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Recently, my wife and I met with the local high school principal and metal shop teacher to inquire as to why our son’s metal shop class had not had any shop time for several weeks. We were informed that due to vandalism to the shop facilities by the students during class time, the students were no longer allowed to weld or work in the shop. When asked why the shop facilities have not been repaired and the students been given the opportunity to develop their metal shop skills, I was asked by the metal shop teacher “would you work for free?” I then inquired if he would help my son get caught up on his projects if the shop was eventually made operational to which he responded “No, I put in my 8 hours…” The metal shop teacher then pointed to the main high school structure and commented that unlike the classroom teachers, he has put in extra time in the past — but no more.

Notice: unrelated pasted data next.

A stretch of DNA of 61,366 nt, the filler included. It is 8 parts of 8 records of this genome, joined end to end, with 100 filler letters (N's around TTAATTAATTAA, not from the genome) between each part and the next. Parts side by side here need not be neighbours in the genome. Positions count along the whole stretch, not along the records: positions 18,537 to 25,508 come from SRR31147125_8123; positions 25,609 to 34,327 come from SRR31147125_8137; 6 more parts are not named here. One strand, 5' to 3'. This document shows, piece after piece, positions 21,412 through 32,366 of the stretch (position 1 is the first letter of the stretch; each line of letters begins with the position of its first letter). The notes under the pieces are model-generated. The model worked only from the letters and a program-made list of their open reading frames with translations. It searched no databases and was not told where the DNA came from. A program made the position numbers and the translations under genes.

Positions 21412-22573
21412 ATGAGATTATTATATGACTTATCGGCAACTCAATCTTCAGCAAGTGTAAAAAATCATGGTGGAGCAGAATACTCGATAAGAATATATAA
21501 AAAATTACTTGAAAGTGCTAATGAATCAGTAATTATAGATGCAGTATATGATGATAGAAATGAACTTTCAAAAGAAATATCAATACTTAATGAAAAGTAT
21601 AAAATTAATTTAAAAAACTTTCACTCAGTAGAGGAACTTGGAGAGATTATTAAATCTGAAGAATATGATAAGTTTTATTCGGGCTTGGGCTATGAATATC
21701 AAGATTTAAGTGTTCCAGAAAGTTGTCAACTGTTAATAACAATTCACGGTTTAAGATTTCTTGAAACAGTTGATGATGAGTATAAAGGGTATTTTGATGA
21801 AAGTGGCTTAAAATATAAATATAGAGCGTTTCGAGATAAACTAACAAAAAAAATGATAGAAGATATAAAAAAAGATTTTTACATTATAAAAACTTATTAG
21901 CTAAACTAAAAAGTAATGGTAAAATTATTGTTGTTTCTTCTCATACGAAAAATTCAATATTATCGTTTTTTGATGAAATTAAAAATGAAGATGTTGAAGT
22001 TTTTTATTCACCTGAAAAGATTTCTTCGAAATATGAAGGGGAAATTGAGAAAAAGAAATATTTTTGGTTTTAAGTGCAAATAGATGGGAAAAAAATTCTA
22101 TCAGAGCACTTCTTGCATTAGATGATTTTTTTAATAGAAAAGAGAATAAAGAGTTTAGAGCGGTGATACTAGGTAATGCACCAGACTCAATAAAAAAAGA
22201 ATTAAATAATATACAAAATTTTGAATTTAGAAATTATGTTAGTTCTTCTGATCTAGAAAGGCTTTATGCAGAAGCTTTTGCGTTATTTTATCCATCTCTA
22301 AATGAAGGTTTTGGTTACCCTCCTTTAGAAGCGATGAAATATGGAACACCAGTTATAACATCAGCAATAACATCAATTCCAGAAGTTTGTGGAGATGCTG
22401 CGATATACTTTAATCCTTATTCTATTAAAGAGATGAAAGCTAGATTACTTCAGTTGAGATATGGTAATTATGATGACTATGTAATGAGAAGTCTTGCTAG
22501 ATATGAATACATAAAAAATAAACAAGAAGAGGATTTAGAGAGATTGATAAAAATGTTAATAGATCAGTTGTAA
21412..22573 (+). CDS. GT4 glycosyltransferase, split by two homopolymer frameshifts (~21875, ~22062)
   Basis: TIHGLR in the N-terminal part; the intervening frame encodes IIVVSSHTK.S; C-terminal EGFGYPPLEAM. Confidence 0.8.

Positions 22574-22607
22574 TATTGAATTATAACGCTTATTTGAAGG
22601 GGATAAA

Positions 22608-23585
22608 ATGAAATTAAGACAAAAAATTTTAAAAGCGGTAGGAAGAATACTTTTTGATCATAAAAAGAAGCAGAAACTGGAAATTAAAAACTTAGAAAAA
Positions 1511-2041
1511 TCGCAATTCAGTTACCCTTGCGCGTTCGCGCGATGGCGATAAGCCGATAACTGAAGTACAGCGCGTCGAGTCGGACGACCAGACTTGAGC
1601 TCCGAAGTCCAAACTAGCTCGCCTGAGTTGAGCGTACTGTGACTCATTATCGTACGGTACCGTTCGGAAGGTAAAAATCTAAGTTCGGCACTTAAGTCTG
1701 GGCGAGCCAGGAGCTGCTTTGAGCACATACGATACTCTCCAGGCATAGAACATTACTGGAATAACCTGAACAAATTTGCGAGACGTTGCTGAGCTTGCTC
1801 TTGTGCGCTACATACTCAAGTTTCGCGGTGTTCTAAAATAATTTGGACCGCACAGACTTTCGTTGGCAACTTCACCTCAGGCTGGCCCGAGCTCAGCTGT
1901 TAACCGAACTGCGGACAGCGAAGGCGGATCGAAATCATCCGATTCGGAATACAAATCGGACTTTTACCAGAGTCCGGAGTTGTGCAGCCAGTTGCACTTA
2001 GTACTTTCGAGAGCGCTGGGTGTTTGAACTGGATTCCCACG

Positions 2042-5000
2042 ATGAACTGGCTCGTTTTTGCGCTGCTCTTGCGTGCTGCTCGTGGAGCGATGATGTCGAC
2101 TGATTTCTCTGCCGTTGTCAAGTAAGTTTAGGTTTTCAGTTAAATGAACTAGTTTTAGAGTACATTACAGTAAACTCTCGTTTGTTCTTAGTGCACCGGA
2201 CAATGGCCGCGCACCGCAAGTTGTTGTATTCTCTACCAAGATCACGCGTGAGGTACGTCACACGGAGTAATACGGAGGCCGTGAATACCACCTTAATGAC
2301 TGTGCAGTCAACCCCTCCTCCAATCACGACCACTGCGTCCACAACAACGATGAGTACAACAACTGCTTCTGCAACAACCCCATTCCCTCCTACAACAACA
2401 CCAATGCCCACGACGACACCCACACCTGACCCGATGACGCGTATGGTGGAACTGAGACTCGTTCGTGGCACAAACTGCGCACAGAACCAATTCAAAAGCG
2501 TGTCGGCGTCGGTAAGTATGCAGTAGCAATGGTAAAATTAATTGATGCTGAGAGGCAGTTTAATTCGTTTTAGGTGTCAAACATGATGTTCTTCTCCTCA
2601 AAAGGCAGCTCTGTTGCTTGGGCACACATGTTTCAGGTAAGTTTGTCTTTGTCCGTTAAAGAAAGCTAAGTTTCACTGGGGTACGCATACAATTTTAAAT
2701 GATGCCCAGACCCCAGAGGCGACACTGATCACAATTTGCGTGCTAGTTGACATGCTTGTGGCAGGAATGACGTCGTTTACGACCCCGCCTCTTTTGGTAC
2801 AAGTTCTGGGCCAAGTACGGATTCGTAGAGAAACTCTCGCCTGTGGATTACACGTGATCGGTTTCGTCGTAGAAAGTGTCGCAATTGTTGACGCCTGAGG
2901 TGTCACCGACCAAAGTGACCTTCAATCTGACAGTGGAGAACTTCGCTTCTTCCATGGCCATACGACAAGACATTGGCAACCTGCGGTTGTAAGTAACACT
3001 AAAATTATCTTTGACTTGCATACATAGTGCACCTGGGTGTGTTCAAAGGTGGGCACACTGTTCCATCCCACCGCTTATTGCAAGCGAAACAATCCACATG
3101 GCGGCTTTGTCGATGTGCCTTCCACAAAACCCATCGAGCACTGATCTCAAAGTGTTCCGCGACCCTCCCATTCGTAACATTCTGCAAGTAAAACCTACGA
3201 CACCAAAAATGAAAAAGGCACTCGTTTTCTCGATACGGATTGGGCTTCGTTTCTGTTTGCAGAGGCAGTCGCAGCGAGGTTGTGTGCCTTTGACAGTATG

Like many in the private sector, I work about 60 to 70 hours a week for 48 weeks of the year to generate the taxes to pay the teachers and school administrator’s salaries, benefits and pensions. At my company, my job performance is driven by the results I deliver. Based on the principal’s apparent endorsement of the metal shop teacher’s comments, the faculty at the El Dorado High School District are only to work 40 hours a week for 36 weeks of the year and their evaluations are a function of their intentions.
The California Teachers Association’s death grip on this State has yielded the highest cost to the taxpayer per student in the nation yet produced the lowest test scores. I, for one, refuse to be enslaved any longer and am joining the 3,000 people per week with an average income of $72,000 per year leaving California and moving to another state. The 3,000 people a week moving into California have an average income of $2,000 a year and can pay the State employees’ salaries, early retirement pensions and medical benefits. Oh wait a minute, those people moving into the state don’t pay any taxes; they receive their benefits from the government too.